Azole-class compounds are widely employed as antifungals in the treatment of nosicomial and life-threatening fungal infections. The effectiveness of azole-class antibiotics is limited by their fungistatic rather than fungicidal mechanism of action resulting in the emergence of azole-resistant strains of many pathogenic species of fungi. Both of these problems can be averted by disabling the calcium signaling network of fungal cells, which becomes activated in response to antibiotics and acts as a defense mechanism that promotes survival of fungal cells during long-term exposure to the antibiotics. Remarkably, inhibitors of the calcium signaling network convert azole-class antibiotics from fungistats to fungicides. Two natural compounds that inhibit the fungal calcium signaling network (Cyclosporine and FK506) are known to be highly effective fungicidal co-drugs but they cannot be used to combat fungal infections because of their potent immunosuppressive effects in humans. Compounds that inhibit other fungi-specific components of the calcium signaling network would be ideal for improvement of antifungal therapies. We have recently identified a non-selective cation channel (NSCC) that functions at the apex of the calcium signaling network and we demonstrated that NSCCs are essential in yeasts for survival when exposed to azoles and other antibiotics. Being located at the cell surface and expressed only in fungi, the NSCC represents an ideal target for development of novel fungicidal co-drugs. Here we will develop cell-based assays that can be used for high-throughput screening of chemical libraries for compounds that specifically target fungal NSCCs. Specifically;we will express Nsc1 proteins from various species of pathogenic fungi in Nsc1-deficient mutants of Saccharomyces cerevisiae non-pathogenic model yeast) and determine the optimal environmental conditions in which the NSCCs inhibit yeast cell growth. Preliminary data show that NSCCs confer sensitivity to high sodium ions in the medium. Thus, NSCC inhibitors should restore yeast growth in simple culture media containing high salt. We will also develop optimal secondary assays using fluorescent stains and flow cytometry that directly measure cell death caused by NSCC-deficiency. The combination of cell-based growth and death assays will provide a powerful platform for the discovery of NSCC inhibitors.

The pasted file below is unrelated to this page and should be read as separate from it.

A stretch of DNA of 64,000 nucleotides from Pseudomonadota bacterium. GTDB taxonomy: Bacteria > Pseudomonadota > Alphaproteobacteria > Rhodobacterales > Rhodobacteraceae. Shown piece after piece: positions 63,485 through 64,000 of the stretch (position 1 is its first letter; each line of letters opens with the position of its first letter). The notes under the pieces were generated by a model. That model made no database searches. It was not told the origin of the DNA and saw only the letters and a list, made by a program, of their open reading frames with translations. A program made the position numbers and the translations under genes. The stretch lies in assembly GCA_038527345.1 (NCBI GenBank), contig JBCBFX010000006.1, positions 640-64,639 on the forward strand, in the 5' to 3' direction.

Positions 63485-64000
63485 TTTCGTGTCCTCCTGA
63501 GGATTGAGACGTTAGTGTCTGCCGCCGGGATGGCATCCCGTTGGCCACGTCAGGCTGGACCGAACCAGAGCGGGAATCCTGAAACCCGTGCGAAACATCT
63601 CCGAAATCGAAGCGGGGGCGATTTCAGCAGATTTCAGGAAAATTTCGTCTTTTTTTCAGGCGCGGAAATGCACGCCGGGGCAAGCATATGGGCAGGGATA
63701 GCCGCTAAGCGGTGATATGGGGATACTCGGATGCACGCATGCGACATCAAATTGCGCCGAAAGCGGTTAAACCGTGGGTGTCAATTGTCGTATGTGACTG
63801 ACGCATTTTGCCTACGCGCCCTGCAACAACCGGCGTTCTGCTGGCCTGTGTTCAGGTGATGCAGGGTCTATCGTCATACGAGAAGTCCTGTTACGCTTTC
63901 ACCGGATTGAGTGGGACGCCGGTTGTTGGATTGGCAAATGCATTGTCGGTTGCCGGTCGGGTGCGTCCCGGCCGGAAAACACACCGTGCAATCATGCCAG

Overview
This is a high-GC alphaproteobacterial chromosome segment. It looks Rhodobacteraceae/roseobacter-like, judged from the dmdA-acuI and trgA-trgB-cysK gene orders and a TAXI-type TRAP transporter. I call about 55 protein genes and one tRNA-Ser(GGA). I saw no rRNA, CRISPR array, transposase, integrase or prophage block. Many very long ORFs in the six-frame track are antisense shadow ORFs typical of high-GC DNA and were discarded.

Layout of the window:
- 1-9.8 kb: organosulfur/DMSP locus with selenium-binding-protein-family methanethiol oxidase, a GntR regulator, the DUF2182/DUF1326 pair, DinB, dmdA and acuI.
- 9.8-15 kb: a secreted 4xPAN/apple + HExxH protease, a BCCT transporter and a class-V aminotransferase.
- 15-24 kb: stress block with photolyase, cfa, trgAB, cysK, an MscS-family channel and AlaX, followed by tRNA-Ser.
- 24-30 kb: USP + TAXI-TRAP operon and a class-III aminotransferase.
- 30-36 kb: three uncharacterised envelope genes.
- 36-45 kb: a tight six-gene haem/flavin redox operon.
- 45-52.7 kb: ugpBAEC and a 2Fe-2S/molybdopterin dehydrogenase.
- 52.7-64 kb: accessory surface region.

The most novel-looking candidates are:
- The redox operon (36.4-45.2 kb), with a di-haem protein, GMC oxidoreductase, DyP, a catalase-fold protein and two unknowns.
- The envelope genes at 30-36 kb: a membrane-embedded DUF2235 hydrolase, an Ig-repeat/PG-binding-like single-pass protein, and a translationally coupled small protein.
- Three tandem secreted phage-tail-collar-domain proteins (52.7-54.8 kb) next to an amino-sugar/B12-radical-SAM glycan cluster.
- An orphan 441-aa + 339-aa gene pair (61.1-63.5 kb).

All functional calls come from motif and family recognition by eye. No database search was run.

A commonly prescribed class of antibiotics used to combat fungal infections can slow the growth of fungal pathogens but cannot kill them. By disabling fungal defenses with a secondary drug, these same antibiotics become potent fungicides. The research proposed here will develop primary and secondary assay methods that can be used for the identification of novel compounds that disable fungal defenses to common antibiotics. The assays focus on a highly drugable target enzyme - the NSCC - which occurs only in fungi. Therefore, the compounds identified by such an approach would have few side-effects in humans and massively increase the effectiveness of current antifungal antibiotics.
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